NFL Commissioner Roger Goodell and former players and doctors testified in Congress on October 28 about the connection between on-field concussions and brain disease. The hearing before the House of Representatives Judiciary Committee was in part sparked by a quality-of-life survey commissioned by the National Football League that found that former players between the ages of 30 and 49 experience memory-related diseases significantly more than the general public.

Despite the evidence that appears to be mounting that links gridiron concussions and brain trauma at the college or pro levels, Goodell declined to acknowledge a direct link between playing football and the onset of dementia. However, he and players union head DeMaurice Smith pledged to cooperate in a Congressional call for an independent review of the scope and severity of head injuries in the NFL. They both agreed to turn over players’ medical records to the committee.

The NFL has also implemented various rules changes to better protect players, Goodell said. The commissioner also stated that the NFL would provide medical care to the 56 former players who reported memory-related problems in the survey.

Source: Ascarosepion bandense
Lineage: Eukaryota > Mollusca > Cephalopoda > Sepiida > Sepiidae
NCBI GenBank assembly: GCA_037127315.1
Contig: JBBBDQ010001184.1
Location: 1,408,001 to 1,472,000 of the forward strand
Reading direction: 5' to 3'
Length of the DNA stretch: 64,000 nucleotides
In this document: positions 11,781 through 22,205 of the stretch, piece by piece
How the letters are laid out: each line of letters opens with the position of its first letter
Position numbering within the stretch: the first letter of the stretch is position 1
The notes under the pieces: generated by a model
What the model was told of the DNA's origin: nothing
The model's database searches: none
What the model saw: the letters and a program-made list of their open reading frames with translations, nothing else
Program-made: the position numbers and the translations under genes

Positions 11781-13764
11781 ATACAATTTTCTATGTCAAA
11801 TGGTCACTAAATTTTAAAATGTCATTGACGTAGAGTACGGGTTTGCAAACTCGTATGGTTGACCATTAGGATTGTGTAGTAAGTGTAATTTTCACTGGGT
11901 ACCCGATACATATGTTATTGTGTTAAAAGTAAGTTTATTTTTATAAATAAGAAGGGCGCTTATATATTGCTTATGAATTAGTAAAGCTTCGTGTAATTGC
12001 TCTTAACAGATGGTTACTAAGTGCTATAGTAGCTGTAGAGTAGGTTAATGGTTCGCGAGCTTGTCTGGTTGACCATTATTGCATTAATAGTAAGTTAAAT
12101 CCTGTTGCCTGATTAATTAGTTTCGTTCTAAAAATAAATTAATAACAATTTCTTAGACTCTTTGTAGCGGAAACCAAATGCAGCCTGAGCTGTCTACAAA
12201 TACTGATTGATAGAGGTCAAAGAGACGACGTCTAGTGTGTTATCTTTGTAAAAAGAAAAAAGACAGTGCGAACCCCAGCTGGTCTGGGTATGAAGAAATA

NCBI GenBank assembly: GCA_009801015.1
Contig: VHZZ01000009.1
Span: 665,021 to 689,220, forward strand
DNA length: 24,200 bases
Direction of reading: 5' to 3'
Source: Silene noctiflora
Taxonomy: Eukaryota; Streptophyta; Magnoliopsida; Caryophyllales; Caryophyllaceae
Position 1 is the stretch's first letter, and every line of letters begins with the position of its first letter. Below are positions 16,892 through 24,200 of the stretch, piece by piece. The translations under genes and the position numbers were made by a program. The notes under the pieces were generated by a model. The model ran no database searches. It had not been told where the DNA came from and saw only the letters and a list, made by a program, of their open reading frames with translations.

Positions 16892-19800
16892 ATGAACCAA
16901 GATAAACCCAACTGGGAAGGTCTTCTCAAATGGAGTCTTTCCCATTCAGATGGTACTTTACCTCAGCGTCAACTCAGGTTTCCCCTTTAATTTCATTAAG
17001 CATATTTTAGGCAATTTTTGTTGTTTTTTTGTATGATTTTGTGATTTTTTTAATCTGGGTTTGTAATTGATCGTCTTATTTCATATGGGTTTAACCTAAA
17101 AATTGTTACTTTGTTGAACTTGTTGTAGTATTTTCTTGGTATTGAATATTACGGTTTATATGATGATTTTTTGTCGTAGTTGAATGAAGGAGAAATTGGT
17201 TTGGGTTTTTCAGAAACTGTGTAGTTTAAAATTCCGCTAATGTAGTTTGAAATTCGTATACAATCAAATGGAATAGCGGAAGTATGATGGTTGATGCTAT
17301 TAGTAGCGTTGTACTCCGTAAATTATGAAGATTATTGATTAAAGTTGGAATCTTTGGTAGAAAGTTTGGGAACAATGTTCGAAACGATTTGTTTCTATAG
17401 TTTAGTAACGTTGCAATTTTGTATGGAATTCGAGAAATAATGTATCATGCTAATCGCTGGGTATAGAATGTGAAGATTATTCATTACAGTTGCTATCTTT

On a day-to-day basis, most Virginia residents are more likely to suffer a blow to the head in a slip-and-fall accident or car crash than in a sports-related injury. The Virginia brain injury lawyers at The Law Offices of Richard J. Serpe, P.C. have the experience needed, and the requisite contacts with the best doctors in the area, to ensure you and your loved ones have the best representation possible. Call Toll Free 877-544–5323 for a no-obligation consultation.

 
 

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